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21 Dec, 2008 12:26

Batman: part-time job for a European president

Batman: part-time job for a European president

Ukrainian president Viktor Yushchenko could be accused of inconsistency in everything he does politically, but not in his love for wildlife.

Amid financial and political instability, it seems the passionate beekeeper is the only one who cares about bats.

This week President Yushchenko propositioned the Parliament to adopt an amendment to the Agreement on the Conservation of Populations of European Bats. The agreement of 1991 has been ratified by 30 countries and has been effective in Ukraine since 1999. No information as to what particular changes should be made, however, has been released to the media.

There is no doubt the endangered species both needs, and is worth, protection, but it seems few in Ukraine are concerned about their fate. Immediately after the proposal to parliament, Viktor Yushchenko came under fire from both his sarcastic political opponents and ordinary Ukrainians, who simply could not figure the importance of the move, or its timing.

The Ukrainian president might have felt offended with such an inadequate response to his animal protection efforts but did not show it. He explained with patience that the initiative is “one of the steps Ukraine is undertaking in joining a series of international documents in the context of the country’s integration into Europe.”

A statement from the Presidential press service said that since the beginning of the year the president has submitted to the parliament 17 draft laws of this kind, including those concerning Ukraine’s accession to the WTO and the ratification of the European convention about transborder television.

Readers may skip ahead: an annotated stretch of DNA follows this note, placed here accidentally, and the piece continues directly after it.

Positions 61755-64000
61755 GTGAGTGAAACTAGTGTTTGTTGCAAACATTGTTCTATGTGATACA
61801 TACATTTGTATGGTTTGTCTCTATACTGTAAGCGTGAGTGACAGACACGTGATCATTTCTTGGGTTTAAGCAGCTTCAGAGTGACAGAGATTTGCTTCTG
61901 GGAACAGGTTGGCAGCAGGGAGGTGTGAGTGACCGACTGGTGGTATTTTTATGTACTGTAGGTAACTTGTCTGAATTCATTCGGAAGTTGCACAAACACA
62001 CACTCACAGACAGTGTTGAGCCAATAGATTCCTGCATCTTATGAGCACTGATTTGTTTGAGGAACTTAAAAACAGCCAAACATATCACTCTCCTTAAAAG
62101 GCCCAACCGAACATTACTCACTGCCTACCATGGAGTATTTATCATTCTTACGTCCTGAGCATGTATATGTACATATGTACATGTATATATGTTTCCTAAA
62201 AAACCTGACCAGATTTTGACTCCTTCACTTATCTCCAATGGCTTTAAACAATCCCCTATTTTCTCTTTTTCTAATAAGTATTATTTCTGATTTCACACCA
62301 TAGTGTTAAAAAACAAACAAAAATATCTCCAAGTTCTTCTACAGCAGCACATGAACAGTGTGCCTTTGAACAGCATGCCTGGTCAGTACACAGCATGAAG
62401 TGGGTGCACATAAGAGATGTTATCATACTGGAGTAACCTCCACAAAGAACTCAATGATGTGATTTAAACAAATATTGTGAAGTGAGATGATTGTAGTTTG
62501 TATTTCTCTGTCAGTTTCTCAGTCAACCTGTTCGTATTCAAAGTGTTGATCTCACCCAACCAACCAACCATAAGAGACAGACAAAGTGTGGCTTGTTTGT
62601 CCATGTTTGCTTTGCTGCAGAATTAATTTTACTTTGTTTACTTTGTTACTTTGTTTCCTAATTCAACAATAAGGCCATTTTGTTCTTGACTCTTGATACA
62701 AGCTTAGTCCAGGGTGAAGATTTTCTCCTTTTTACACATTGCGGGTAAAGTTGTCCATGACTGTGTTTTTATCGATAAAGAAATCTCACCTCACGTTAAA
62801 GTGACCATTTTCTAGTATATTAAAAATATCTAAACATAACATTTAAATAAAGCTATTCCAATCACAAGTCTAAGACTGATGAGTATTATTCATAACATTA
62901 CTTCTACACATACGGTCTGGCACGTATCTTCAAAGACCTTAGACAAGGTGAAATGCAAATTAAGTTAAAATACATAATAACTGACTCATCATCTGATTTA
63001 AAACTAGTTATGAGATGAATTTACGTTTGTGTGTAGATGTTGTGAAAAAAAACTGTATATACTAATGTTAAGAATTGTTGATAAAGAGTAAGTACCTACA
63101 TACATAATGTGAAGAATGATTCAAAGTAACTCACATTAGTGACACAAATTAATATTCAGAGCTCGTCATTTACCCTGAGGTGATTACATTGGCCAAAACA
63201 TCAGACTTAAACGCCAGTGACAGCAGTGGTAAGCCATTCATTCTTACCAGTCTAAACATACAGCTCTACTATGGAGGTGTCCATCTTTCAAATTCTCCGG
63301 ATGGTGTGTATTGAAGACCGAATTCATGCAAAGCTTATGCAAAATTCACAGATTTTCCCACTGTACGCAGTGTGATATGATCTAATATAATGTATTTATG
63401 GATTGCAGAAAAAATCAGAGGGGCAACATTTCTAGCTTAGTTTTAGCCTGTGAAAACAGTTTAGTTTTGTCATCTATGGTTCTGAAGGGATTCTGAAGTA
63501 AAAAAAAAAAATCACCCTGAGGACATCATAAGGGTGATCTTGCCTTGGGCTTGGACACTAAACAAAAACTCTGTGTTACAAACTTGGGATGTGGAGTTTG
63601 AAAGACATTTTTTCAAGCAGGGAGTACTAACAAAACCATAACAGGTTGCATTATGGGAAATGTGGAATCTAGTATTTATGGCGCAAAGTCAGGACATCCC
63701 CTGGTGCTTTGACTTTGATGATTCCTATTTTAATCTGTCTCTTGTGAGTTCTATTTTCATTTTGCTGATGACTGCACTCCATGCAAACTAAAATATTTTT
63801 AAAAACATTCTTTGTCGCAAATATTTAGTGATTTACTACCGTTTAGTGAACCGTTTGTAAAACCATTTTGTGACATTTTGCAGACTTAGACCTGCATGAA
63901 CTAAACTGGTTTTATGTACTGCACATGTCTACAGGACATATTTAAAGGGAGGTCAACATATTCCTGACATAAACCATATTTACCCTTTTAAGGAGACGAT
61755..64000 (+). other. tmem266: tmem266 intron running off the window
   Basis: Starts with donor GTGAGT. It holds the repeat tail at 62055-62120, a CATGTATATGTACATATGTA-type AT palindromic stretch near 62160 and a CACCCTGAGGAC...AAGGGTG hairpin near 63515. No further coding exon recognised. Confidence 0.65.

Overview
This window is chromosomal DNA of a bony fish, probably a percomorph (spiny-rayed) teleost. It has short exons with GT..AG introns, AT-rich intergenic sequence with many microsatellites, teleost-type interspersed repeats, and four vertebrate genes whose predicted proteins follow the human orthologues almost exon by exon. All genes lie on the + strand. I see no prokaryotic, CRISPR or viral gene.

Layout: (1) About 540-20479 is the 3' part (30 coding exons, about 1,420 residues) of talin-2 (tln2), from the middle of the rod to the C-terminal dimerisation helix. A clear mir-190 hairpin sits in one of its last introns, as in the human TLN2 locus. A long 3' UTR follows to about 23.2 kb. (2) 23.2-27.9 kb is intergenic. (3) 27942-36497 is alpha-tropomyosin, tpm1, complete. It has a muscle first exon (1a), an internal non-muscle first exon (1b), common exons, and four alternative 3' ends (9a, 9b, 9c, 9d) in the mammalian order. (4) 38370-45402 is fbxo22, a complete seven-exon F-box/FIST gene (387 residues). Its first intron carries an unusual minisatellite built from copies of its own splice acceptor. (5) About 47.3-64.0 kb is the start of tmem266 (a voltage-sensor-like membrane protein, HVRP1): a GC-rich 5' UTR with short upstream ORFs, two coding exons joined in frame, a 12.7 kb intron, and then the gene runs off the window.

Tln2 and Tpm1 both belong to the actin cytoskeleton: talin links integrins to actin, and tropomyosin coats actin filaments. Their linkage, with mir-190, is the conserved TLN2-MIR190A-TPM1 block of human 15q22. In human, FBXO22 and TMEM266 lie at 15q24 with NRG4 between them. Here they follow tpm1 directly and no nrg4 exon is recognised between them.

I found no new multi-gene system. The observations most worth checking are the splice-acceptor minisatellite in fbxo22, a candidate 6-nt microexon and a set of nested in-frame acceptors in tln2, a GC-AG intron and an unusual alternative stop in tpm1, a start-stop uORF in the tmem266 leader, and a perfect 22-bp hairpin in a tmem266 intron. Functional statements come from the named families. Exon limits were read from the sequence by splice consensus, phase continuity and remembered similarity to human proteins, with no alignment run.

Ukrainians already unhappy with Yushchenko were not placated by these moves. Their perceived obstinacy and ingratitude upset their leader so much that he even cancelled his annual media conference. Indeed, what can he respond to thousands of people who asked him online “Dear Mr. President, could you please tell us, how much do we (the simple people) have to pay you so that you – together with your parliamentarians, ministers and officials – leave the country?”

How can he justify to the Ukrainian people, fearing to be without gas or heating this winter that bats will lead Ukraine towards a bright European future? It could be a future with no malicious Russia by its side, threatening to cut energy supplies for a $US 2.4 billion debt.

In this perfect Ukraine, abundant in bats and covered with beehives, Prime Minister Yulia Timoshenko will forget her political and power ambitions or at least won’t be contradicting him on every issue possible – and President Yushchenko won’t have to dissolve Parliament every time the deputies fail to form a governing coalition.

The country’s corporate and state debt of $US 105 billion could somehow be repaid and the national currency, the grivna, which has devalued by 50 per cent since June, will regain its value… if integration ever comes about.

So, thanks to the President’s environmental awareness and love for all leaving creatures his move could propel Ukraine in the right direction, but it seems that Yushchenko’s initiative has not been appreciated for its true value. Whether or not this happens one day, one thing is clear: at least the bats will be grateful.